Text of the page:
Most of John 9 — Jesus’s healing of the blind man by placing mud on his eyes — is in the Lectionary.

However, the final three verses have been excluded.  They concern Jesus’s subsequent encounter — yes, another — with the Pharisees.  The Pharisees are shameless, which is why it is so important that we hear and read about them.  Their stubbornness and sinfulness tell us much about ourselves.

As the last few verses have been omitted from the Lectionary, they comprise part of the Forbidden Bible Verses, also essential to our understanding of Scripture.

Today’s verses come from the English Standard Version with commentary provided by Matthew Henry and John MacArthur.

John 9:39-41

39Jesus said,  “For judgment I came into this world, that those who do not see may see, and those who see may become blind.” 40Some of the Pharisees near him heard these things, and said to him, “Are we also blind?” 41Jesus said to them, “If you were blind, you would have no guilt; but now that you say, ‘We see,’ your guilt remains.


Matthew Henry an outstanding exegesis on the healing of the blind beggar in John 9 — highly recommended reading.  John MacArthur’s sermon covers verses 35-41 and is also excellent.

MacArthur says that ‘And they cast him out’ (verse 34) means that the Pharisees threw him out of the temple and left the man without a place to worship.  They excommunicated him for following Jesus.  This was why his parents had earlier washed their hands of the miracle; they did not want to find themselves in the same situation (verse 22).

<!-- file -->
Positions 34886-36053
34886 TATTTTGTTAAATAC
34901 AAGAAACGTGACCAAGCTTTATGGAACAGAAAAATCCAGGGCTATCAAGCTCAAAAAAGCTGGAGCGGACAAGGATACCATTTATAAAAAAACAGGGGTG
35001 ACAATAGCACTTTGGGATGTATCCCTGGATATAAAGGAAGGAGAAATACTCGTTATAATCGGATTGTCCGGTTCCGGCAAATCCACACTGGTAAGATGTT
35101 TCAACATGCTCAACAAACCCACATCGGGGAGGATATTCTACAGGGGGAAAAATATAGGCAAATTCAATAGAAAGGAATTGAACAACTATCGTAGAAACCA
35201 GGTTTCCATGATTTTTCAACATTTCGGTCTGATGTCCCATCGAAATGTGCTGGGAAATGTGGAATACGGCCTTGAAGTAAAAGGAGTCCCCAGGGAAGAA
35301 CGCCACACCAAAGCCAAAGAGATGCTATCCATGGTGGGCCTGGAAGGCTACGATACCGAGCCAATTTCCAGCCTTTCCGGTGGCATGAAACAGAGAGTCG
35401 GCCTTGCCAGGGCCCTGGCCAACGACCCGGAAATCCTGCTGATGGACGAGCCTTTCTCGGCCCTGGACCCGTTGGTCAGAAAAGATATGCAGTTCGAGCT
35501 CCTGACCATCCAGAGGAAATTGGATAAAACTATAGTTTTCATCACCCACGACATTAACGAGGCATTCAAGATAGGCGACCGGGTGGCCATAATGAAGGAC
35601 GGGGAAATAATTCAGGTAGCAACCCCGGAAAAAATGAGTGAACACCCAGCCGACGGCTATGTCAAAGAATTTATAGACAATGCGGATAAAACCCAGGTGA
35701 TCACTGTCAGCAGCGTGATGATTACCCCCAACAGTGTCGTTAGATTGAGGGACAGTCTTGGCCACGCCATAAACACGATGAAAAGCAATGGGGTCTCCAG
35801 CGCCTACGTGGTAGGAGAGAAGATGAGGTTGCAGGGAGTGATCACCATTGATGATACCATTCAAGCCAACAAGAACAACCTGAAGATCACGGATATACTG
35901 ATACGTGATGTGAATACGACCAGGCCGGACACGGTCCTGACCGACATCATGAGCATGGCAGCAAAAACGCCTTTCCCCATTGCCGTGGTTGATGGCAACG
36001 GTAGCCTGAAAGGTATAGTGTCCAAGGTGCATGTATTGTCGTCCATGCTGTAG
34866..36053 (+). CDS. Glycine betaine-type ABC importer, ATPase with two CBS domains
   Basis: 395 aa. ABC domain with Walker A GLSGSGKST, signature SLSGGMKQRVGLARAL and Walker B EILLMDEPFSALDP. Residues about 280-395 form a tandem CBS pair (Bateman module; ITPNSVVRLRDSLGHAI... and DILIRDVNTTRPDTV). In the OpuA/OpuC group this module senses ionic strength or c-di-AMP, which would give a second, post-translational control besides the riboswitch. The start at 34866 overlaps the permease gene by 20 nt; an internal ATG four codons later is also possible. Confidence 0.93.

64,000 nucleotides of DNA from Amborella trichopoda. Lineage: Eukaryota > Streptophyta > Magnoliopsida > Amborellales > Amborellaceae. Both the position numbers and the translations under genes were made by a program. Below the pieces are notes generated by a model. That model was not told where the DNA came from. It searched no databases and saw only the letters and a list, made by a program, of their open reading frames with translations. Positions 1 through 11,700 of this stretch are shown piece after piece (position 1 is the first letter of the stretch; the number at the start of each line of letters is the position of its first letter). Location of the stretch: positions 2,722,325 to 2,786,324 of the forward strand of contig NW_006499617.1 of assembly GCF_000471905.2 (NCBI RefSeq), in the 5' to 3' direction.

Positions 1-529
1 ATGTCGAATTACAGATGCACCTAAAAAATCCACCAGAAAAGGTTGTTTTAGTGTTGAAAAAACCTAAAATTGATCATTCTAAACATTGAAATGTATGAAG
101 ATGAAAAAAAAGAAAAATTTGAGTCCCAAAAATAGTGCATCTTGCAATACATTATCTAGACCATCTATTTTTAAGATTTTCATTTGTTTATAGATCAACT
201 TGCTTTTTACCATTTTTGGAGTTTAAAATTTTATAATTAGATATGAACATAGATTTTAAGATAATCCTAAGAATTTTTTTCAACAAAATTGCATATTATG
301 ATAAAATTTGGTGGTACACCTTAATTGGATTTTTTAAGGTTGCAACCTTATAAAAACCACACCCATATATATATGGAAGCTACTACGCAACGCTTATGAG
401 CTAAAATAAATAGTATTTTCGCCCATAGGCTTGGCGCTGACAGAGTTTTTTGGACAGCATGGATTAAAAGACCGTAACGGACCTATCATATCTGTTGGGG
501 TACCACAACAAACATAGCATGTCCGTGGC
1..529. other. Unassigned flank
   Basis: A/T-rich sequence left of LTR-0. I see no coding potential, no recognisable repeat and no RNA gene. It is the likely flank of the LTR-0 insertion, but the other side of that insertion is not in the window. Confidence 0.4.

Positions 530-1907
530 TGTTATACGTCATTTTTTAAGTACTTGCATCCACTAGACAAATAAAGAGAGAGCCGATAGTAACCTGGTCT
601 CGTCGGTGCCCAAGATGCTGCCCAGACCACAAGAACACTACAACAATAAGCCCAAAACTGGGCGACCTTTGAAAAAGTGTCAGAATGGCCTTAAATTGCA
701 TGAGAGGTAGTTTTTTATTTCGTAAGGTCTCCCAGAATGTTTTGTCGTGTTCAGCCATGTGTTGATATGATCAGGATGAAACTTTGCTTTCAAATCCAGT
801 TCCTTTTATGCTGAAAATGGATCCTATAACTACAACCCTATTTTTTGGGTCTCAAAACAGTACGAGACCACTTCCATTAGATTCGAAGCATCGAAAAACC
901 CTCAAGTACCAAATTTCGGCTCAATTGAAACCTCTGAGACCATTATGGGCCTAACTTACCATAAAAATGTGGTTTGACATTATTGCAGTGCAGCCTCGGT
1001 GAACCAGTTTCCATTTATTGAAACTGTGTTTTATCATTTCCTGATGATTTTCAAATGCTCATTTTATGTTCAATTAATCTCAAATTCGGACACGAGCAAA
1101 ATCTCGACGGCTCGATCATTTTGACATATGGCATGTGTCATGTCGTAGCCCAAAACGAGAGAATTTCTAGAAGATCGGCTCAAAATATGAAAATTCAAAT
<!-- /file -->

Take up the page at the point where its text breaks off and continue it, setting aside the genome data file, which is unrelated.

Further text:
Throughout St John’s Gospel, we find references to light and darkness.  This miracle of the blind man, whilst true, also serves as a metaphor explaining the Pharisees’ sin of unbelief.  The blind man now walks in the light; the Pharisees will be forever shrouded in darkness.

John begins his Gospel on this theme.  These are the verses we hear on Christmas Day (John 1:1-13). Emphases mine throughout:

1 In the beginning was the Word, and the Word was with God, and the Word was God. 2He was in the beginning with God. 3 All things were made through him, and without him was not any thing made that was made. 4 In him was life, and the life was the light of men. 5The light shines in the darkness, and the darkness has not overcome it.

 6There was a man sent from God, whose name was John. 7He came as a witness, to bear witness about the light, that all might believe through him. 8 He was not the light, but came to bear witness about the light.

 9 The true light, which enlightens everyone, was coming into the world. 10He was in the world, and the world was made through him, yet the world did not know him. 11He came to his own, and his own people did not receive him. 12But to all who did receive him, who believed in his name, he gave the right to become children of God, 13who were born, not of blood nor of the will of the flesh nor of the will of man, but of God.

So, right away, John sets our expectations.  The ‘true light’ — Jesus Christ, Son of God — was coming to His people, and, yet His ‘own people did not receive Him’. However, for those who recognised Him as their Messiah, their Redeemer, ‘he gave the right to become children of God’.